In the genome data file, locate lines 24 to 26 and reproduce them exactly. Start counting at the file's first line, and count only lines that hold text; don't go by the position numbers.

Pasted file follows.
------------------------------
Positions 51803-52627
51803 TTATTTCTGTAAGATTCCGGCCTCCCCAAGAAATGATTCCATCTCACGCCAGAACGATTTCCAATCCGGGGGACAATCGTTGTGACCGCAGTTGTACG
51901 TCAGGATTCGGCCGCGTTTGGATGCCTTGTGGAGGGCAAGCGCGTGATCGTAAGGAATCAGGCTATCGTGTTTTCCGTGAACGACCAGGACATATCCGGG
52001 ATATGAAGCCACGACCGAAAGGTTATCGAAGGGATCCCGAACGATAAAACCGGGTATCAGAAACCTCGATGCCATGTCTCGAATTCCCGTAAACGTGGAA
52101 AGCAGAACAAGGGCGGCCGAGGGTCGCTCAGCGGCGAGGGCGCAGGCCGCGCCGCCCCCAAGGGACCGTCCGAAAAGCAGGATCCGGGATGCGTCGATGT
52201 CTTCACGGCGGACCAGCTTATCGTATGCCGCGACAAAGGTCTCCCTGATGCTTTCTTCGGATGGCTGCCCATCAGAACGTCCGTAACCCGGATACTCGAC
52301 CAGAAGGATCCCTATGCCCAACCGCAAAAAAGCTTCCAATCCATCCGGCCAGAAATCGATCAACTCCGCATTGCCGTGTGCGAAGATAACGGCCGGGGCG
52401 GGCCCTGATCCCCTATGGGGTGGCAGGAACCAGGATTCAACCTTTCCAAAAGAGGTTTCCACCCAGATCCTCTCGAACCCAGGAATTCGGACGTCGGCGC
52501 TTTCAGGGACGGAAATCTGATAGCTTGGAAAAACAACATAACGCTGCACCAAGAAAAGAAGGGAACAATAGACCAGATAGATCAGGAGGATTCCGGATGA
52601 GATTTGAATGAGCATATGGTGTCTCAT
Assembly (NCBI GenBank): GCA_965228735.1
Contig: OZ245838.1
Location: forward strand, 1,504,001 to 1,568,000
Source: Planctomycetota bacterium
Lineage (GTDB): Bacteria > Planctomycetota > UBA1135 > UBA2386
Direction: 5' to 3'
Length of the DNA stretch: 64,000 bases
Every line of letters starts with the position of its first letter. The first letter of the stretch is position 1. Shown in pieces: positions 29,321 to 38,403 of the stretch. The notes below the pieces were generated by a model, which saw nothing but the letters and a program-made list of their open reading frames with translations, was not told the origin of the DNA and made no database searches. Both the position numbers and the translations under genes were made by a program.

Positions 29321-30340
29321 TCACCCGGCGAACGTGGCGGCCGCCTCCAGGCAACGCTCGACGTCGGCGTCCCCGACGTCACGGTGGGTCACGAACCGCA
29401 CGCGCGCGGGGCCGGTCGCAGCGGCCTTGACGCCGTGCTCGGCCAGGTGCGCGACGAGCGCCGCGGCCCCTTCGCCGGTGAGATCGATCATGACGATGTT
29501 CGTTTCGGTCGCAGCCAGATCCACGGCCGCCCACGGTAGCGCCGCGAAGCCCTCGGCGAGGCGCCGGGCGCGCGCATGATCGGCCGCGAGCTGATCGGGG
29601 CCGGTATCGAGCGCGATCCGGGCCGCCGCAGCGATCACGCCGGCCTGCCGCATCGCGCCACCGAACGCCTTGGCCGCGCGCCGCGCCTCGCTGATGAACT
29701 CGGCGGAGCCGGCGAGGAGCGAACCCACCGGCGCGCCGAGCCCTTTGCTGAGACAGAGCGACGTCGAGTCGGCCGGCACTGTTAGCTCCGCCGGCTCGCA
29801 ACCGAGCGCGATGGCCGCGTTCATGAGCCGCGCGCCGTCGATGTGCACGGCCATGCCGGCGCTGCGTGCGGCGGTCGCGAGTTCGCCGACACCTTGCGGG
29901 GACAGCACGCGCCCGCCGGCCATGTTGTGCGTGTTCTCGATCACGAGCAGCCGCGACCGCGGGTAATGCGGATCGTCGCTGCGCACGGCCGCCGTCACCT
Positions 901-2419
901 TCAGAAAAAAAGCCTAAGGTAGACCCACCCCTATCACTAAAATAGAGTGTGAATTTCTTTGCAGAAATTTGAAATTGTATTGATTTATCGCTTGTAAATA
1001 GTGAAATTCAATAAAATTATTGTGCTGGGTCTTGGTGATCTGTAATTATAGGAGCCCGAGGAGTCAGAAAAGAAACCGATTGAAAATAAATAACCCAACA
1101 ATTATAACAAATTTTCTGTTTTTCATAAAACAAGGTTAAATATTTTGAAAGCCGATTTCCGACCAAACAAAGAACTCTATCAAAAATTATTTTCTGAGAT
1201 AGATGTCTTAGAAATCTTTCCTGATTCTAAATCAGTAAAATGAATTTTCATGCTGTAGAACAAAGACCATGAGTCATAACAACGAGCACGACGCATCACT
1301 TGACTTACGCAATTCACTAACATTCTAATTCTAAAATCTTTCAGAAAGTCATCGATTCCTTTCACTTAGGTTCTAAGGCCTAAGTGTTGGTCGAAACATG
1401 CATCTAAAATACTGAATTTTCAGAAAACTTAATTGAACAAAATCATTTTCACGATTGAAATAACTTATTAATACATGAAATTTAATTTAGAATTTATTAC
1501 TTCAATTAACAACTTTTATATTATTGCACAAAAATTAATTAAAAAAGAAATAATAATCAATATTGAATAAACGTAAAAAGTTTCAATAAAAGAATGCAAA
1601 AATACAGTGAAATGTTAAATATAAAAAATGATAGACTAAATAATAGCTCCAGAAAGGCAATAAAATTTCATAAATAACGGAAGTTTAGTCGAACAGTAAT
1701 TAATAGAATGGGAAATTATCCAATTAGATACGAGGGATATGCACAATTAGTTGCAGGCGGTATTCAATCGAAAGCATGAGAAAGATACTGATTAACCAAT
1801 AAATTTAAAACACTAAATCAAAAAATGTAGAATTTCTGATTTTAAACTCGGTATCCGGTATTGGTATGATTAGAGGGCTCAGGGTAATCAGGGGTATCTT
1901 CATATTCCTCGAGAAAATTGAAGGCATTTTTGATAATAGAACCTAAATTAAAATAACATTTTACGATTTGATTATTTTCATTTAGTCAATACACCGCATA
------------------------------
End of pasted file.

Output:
29701 CGGCGGAGCCGGCGAGGAGCGAACCCACCGGCGCGCCGAGCCCTTTGCTGAGACAGAGCGACGTCGAGTCGGCCGGCACTGTTAGCTCCGCCGGCTCGCA
29801 ACCGAGCGCGATGGCCGCGTTCATGAGCCGCGCGCCGTCGATGTGCACGGCCATGCCGGCGCTGCGTGCGGCGGTCGCGAGTTCGCCGACACCTTGCGGG
29901 GACAGCACGCGCCCGCCGGCCATGTTGTGCGTGTTCTCGATCACGAGCAGCCGCGACCGCGGGTAATGCGGATCGTCGCTGCGCACGGCCGCCGTCACCT